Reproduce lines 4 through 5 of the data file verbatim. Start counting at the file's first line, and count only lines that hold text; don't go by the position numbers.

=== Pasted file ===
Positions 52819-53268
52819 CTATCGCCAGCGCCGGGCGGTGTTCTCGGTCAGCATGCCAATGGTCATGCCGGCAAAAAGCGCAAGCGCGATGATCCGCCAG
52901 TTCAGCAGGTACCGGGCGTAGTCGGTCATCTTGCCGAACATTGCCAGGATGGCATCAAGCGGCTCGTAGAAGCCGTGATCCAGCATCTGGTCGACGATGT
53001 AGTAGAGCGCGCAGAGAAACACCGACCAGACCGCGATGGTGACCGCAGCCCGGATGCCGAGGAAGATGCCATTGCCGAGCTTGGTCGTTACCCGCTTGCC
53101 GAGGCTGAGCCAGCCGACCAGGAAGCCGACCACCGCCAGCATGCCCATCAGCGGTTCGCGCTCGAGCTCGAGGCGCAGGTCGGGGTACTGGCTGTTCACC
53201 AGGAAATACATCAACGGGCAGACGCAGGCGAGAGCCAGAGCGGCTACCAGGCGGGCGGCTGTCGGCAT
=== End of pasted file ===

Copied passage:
53001 AGTAGAGCGCGCAGAGAAACACCGACCAGACCGCGATGGTGACCGCAGCCCGGATGCCGAGGAAGATGCCATTGCCGAGCTTGGTCGTTACCCGCTTGCC
53101 GAGGCTGAGCCAGCCGACCAGGAAGCCGACCACCGCCAGCATGCCCATCAGCGGTTCGCGCTCGAGCTCGAGGCGCAGGTCGGGGTACTGGCTGTTCACC